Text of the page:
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Riddick (2013)
Tonight's Feature Presentation

RIDDICK (2013)

Starring: Vin Diesel, Katee Sackhoff, Jordi Molla, Matt Nable, Dave Bautista, Bokeem Woodbine

Written and Directed By: David Twohy

The Short Version

The promised third chapter in the Riddick trilogy will apparently have to wait.

If you’re looking for new and original, you won’t find it here.

That said, sometimes a mediocre rehash is perfectly fine and perfectly fun.

Katee Sackhoff is a welcome addition here.

If you’re looking for straight-up elimination action, you could do worse than Riddick.

The Long Version

What Kind Of Cheese Is It?


Not exactly elegant, not exactly original, but it’s comfort food.

Pairs Well With...


You’re pretty sure you’ve had this stuff before, only last time, they called it “Coors.”  Not exactly elegant, not exactly original, but hey, it goes down easy enough.

“Don't know how many times I've been crossed off the list and left for dead.  So this... this ain't nothing new.”

As the millennium turned, the world welcomed a new action movie star by the name of Vin Diesel when he hit the bigtime with his surprise hit Pitch Black.  As the scuttlebutt goes, even then, the story of that film’s signature hero, Richard B. Riddick, was presented to the studio as the first part of a trilogy (through the very theatrical device of bringing three screenplay binders into the big pitch meeting, two of which were sealed with padlocks).  Four years later, the second installment of said trilogy hit theatres in the form of The Chronicles of Riddick.  Nine years after that… I’m still waiting for Part Three, but in the meantime, we have this new flick called Riddick instead.

For those who have never seen either Pitch Black or The Chronicles of Riddick, many (though not all) of the frustrations that arise from Riddick are immaterial.  For those people, the important thing to note is that you’re looking for solid elimination-style action (start with a group and end up with few to no survivors), this flick fits the bill nicely.  There’s nothing Earth-shatteringly original here, but there doesn’t need to be.  It satisfies action movie cravings without require too many brain cells to fire in the process, and you honestly don’t need to know anything about what’s come before to get the most important points about what’s going on in this chapter.  So if comfort action is all you’re after, here ya go.  Have fun.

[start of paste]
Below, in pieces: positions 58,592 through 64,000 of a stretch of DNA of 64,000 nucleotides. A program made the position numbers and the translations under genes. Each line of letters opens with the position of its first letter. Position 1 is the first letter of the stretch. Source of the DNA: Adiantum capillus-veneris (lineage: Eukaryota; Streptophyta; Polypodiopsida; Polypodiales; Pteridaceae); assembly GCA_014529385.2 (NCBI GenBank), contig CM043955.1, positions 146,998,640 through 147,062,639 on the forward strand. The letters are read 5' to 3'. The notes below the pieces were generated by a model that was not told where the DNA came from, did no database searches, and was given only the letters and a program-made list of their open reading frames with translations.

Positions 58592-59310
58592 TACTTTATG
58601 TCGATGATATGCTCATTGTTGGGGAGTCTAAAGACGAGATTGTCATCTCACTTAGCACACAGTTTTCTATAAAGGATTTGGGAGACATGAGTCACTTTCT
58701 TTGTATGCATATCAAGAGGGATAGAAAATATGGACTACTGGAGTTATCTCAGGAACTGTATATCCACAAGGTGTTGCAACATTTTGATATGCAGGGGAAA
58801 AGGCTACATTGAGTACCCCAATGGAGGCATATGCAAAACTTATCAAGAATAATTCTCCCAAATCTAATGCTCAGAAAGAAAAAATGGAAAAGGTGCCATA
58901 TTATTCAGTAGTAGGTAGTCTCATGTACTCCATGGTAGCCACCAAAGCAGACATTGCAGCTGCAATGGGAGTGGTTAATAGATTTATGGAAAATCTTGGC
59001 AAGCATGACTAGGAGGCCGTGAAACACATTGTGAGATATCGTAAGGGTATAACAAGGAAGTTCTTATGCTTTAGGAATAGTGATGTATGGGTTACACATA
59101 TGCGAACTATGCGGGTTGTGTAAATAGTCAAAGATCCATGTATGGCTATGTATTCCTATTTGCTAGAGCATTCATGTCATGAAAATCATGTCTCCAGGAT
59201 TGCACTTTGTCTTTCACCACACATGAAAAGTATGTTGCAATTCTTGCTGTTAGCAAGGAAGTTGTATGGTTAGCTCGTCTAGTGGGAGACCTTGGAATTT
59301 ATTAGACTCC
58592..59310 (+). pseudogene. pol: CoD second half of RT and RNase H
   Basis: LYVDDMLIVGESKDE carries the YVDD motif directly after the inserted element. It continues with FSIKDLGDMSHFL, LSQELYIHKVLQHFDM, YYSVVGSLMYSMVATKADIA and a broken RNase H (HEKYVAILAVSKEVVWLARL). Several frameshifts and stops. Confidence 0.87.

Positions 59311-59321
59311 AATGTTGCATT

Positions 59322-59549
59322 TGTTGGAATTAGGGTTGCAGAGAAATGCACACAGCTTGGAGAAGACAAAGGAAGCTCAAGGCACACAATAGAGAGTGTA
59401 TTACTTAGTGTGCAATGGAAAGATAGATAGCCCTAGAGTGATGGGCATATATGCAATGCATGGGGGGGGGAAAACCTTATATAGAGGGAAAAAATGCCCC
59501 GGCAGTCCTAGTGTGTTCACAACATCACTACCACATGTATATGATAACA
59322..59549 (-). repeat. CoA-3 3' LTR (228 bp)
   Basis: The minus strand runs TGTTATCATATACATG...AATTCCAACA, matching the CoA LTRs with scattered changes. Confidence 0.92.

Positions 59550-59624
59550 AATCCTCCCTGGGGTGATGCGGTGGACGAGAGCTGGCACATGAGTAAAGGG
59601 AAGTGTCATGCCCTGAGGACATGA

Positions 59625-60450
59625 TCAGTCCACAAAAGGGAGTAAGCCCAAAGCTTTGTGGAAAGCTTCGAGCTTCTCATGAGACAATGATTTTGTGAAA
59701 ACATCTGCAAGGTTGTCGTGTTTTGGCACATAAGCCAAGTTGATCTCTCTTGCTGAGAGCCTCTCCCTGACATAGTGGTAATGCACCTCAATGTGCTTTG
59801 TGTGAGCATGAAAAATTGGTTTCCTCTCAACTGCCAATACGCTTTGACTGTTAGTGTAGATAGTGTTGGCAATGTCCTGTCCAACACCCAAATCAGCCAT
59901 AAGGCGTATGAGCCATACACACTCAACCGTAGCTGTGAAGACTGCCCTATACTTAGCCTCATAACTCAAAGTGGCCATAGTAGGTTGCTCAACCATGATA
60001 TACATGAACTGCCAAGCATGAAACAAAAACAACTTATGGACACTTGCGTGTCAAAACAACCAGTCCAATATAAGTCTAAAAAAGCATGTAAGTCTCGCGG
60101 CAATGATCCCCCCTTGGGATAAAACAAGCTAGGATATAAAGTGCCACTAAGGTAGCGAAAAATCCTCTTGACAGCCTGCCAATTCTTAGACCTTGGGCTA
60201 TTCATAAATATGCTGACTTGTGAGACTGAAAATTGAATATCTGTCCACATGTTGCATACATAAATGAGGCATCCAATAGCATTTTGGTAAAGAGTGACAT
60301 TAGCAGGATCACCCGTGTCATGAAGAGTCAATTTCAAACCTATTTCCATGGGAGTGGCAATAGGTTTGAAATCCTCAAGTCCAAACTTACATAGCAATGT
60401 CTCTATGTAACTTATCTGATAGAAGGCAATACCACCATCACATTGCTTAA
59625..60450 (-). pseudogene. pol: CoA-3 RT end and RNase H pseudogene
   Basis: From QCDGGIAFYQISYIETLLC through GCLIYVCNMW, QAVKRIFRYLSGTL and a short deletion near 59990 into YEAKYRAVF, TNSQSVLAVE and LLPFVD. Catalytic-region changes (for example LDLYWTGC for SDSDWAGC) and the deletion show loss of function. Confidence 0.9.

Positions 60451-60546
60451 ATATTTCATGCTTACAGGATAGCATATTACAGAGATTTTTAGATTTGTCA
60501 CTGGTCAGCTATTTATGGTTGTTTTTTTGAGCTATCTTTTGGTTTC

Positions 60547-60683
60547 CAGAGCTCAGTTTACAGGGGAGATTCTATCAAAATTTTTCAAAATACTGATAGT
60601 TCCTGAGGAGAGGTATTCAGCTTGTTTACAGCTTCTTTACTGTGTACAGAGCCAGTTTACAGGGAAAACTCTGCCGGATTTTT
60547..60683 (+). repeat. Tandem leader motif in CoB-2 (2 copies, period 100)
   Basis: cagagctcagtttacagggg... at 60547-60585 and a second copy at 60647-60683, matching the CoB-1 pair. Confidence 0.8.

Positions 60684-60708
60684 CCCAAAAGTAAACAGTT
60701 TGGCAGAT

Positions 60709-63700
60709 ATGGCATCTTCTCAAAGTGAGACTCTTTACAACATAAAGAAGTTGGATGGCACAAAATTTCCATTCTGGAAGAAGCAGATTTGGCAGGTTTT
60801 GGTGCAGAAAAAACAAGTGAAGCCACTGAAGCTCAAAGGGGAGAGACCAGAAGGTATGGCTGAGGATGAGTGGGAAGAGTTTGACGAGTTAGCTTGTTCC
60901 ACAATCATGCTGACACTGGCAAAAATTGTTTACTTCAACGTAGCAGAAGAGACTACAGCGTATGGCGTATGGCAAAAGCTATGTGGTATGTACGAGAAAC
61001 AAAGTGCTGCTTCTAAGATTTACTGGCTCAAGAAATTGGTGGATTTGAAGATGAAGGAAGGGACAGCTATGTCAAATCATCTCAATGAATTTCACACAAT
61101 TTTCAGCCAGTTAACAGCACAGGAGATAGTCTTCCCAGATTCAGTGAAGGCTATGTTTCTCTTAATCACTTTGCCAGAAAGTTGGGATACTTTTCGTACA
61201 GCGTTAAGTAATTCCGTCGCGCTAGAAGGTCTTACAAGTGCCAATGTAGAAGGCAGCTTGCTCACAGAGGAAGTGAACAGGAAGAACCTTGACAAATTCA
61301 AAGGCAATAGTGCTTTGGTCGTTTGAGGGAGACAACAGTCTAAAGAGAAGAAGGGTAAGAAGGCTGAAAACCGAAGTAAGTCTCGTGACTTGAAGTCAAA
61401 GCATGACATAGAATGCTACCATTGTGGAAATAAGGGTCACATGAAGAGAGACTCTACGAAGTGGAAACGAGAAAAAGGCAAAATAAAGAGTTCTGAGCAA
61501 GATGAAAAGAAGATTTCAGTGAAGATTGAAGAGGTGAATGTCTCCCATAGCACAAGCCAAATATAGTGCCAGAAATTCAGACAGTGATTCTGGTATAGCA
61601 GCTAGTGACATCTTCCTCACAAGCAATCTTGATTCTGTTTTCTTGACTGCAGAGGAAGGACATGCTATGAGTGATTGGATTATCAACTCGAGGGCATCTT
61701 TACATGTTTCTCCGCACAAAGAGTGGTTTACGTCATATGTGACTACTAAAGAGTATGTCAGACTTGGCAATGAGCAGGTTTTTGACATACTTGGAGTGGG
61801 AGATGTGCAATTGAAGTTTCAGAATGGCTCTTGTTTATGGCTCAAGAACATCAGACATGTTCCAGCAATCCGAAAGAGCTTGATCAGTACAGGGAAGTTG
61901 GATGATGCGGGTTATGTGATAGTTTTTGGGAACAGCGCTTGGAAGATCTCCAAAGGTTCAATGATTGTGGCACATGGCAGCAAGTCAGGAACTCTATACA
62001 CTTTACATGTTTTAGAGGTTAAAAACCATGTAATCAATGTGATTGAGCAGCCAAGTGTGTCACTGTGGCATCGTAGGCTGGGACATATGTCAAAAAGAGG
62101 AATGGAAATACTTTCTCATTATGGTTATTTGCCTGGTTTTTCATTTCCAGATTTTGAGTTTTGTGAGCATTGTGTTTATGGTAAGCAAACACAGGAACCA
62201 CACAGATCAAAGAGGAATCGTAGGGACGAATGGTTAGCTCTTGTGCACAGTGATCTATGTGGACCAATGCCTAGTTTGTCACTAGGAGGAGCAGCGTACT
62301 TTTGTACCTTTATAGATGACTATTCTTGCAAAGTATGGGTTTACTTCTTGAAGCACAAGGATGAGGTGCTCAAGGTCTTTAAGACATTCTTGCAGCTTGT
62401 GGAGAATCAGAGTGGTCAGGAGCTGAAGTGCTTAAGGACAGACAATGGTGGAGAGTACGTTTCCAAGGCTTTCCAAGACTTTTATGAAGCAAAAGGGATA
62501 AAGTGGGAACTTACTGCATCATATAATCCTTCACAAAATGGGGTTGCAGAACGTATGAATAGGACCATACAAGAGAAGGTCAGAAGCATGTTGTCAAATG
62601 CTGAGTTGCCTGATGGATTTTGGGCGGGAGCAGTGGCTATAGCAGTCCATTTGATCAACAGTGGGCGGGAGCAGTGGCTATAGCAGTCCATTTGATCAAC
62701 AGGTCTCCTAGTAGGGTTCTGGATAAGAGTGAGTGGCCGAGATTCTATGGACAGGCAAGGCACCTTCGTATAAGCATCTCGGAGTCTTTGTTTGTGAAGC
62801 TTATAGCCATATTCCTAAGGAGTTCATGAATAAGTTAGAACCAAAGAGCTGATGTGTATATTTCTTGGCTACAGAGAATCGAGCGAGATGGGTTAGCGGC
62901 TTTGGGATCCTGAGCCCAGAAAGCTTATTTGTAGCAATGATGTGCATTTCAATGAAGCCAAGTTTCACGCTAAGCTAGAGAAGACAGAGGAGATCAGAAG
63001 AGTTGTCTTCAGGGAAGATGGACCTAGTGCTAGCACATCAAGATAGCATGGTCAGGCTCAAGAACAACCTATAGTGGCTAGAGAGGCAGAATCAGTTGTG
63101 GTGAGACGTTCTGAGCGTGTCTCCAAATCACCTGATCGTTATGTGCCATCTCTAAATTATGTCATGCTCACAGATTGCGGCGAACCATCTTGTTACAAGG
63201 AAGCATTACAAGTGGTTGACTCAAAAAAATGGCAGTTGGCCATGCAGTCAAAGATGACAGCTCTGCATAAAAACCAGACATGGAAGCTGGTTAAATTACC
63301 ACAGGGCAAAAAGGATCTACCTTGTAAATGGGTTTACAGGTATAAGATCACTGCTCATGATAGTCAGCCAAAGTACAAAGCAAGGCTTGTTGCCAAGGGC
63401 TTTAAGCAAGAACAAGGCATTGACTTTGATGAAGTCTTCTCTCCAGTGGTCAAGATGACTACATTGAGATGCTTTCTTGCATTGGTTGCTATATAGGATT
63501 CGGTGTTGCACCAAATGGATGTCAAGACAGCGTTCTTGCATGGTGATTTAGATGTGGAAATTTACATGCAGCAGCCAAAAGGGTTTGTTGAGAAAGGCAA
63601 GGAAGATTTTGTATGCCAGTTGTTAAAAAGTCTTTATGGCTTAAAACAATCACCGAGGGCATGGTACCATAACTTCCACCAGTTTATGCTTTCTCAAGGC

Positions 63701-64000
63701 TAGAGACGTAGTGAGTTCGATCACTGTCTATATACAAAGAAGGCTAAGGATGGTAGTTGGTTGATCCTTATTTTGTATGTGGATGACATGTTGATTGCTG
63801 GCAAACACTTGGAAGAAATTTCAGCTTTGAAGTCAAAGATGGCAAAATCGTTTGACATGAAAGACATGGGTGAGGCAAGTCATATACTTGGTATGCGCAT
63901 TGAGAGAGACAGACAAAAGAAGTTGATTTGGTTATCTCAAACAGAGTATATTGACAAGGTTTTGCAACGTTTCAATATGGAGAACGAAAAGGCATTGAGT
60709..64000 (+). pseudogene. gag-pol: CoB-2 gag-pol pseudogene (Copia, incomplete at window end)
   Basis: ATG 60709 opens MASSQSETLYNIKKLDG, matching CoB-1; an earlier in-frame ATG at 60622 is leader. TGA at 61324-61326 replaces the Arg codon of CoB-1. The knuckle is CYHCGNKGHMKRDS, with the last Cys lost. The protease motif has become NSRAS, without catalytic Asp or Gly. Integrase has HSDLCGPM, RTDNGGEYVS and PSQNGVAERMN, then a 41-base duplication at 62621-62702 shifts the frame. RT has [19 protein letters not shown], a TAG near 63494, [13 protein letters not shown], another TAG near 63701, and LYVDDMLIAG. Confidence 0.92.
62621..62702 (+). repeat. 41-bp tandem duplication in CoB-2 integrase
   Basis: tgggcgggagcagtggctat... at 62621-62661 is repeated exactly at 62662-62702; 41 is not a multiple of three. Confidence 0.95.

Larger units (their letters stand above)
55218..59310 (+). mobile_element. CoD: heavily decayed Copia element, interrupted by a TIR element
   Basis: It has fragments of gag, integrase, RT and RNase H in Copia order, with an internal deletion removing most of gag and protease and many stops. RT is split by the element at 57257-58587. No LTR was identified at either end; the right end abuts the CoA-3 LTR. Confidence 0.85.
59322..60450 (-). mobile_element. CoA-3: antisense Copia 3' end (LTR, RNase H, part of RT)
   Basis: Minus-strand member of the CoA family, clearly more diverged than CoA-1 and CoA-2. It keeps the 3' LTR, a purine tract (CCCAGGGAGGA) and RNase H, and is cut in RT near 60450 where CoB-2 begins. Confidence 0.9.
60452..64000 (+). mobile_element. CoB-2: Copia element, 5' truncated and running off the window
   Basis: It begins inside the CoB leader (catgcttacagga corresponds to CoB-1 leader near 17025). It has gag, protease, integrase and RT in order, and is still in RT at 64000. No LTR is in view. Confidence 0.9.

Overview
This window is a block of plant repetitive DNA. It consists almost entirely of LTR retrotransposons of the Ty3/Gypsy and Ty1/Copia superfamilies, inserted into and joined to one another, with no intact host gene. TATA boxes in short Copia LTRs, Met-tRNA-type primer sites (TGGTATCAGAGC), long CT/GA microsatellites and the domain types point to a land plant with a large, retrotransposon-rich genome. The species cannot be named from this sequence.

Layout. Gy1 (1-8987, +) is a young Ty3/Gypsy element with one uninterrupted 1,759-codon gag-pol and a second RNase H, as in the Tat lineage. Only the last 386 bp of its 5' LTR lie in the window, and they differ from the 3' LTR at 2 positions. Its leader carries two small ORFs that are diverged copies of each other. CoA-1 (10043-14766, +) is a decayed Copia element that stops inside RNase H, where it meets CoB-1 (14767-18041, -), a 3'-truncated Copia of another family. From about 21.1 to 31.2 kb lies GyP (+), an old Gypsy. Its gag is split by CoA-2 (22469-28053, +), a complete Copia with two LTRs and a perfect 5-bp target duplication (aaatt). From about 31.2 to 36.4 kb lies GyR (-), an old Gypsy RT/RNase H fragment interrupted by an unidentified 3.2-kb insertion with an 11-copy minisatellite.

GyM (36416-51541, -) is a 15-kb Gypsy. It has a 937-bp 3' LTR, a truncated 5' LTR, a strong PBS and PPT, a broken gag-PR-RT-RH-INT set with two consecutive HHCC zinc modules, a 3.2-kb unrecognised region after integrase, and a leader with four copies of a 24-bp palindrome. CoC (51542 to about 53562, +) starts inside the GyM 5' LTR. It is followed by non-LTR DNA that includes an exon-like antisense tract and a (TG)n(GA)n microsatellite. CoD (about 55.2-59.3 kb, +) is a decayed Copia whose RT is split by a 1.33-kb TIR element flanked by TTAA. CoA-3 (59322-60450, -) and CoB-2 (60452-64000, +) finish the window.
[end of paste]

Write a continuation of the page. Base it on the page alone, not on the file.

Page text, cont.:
As for the fans who read the line about not needing to have seen what’s come before and said “uh-oh…”

Those of us who watched the previous two films knew what had to come next: Riddick’s journey to Furya.  As this film begins, Riddick thinks so, too, giving up supreme leadership of the Necromongers within the first few minutes for what he’s told is a one way flight to his mysterious homeworld.  It doesn’t take a genius to figure this out for a trick, but Riddick is duped and left to rot on a desolate planet with little to show for itself but a bunch of man-eating predators.  (Even he can’t believe he falls for such an obvious con, but let’s call this little plot point out for what it is: the cheapest, easiest mechanism to get him away from the position of absolute power he had at the end of the previous movie and back to zero in the smallest number of screen minutes possible.)  Eventually, he finds an emergency beacon and uses it to draw the attention of two groups of bounty hunters, intending to steal himself a ride off his newfound hellhole from any fool kind enough to bring him one.  What follows is a rehash of elements from the previous movies – especially Pitch Black – that plays as a by-the-numbers elimination game, with bonus wildlife.  As for Furya, it’s nowhere to be seen.  Maybe next time.